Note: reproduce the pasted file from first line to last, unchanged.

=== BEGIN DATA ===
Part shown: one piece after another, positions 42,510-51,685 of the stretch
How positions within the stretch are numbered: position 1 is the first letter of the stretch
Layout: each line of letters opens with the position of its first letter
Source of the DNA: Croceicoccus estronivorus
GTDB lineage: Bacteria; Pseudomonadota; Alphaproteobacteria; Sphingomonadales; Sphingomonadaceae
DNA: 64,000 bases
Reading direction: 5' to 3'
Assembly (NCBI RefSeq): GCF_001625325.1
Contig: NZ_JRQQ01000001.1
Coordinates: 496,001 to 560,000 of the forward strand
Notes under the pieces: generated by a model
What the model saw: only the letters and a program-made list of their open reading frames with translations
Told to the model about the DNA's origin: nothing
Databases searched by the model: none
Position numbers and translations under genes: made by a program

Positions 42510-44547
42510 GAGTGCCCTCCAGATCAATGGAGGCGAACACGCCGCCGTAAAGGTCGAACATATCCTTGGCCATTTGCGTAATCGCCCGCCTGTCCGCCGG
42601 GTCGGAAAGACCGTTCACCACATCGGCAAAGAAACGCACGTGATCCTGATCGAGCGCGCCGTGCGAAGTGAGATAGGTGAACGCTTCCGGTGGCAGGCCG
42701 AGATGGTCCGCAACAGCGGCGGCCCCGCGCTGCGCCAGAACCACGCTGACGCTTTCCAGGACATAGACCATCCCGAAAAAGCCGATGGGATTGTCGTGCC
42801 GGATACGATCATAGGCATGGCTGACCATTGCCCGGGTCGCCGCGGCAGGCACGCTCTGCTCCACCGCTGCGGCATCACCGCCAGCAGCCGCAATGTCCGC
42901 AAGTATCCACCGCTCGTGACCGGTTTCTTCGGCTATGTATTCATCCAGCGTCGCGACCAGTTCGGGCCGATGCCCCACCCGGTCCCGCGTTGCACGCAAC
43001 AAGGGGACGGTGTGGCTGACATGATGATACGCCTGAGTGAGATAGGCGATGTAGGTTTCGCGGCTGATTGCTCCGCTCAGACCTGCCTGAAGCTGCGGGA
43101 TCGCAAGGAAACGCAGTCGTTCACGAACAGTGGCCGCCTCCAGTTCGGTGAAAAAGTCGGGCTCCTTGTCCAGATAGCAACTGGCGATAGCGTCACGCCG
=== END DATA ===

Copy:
Part shown: one piece after another, positions 42,510-51,685 of the stretch
How positions within the stretch are numbered: position 1 is the first letter of the stretch
Layout: each line of letters opens with the position of its first letter
Source of the DNA: Croceicoccus estronivorus
GTDB lineage: Bacteria; Pseudomonadota; Alphaproteobacteria; Sphingomonadales; Sphingomonadaceae
DNA: 64,000 bases
Reading direction: 5' to 3'
Assembly (NCBI RefSeq): GCF_001625325.1
Contig: NZ_JRQQ01000001.1
Coordinates: 496,001 to 560,000 of the forward strand
Notes under the pieces: generated by a model
What the model saw: only the letters and a program-made list of their open reading frames with translations
Told to the model about the DNA's origin: nothing
Databases searched by the model: none
Position numbers and translations under genes: made by a program

Positions 42510-44547
42510 GAGTGCCCTCCAGATCAATGGAGGCGAACACGCCGCCGTAAAGGTCGAACATATCCTTGGCCATTTGCGTAATCGCCCGCCTGTCCGCCGG
42601 GTCGGAAAGACCGTTCACCACATCGGCAAAGAAACGCACGTGATCCTGATCGAGCGCGCCGTGCGAAGTGAGATAGGTGAACGCTTCCGGTGGCAGGCCG
42701 AGATGGTCCGCAACAGCGGCGGCCCCGCGCTGCGCCAGAACCACGCTGACGCTTTCCAGGACATAGACCATCCCGAAAAAGCCGATGGGATTGTCGTGCC
42801 GGATACGATCATAGGCATGGCTGACCATTGCCCGGGTCGCCGCGGCAGGCACGCTCTGCTCCACCGCTGCGGCATCACCGCCAGCAGCCGCAATGTCCGC
42901 AAGTATCCACCGCTCGTGACCGGTTTCTTCGGCTATGTATTCATCCAGCGTCGCGACCAGTTCGGGCCGATGCCCCACCCGGTCCCGCGTTGCACGCAAC
43001 AAGGGGACGGTGTGGCTGACATGATGATACGCCTGAGTGAGATAGGCGATGTAGGTTTCGCGGCTGATTGCTCCGCTCAGACCTGCCTGAAGCTGCGGGA
43101 TCGCAAGGAAACGCAGTCGTTCACGAACAGTGGCCGCCTCCAGTTCGGTGAAAAAGTCGGGCTCCTTGTCCAGATAGCAACTGGCGATAGCGTCACGCCG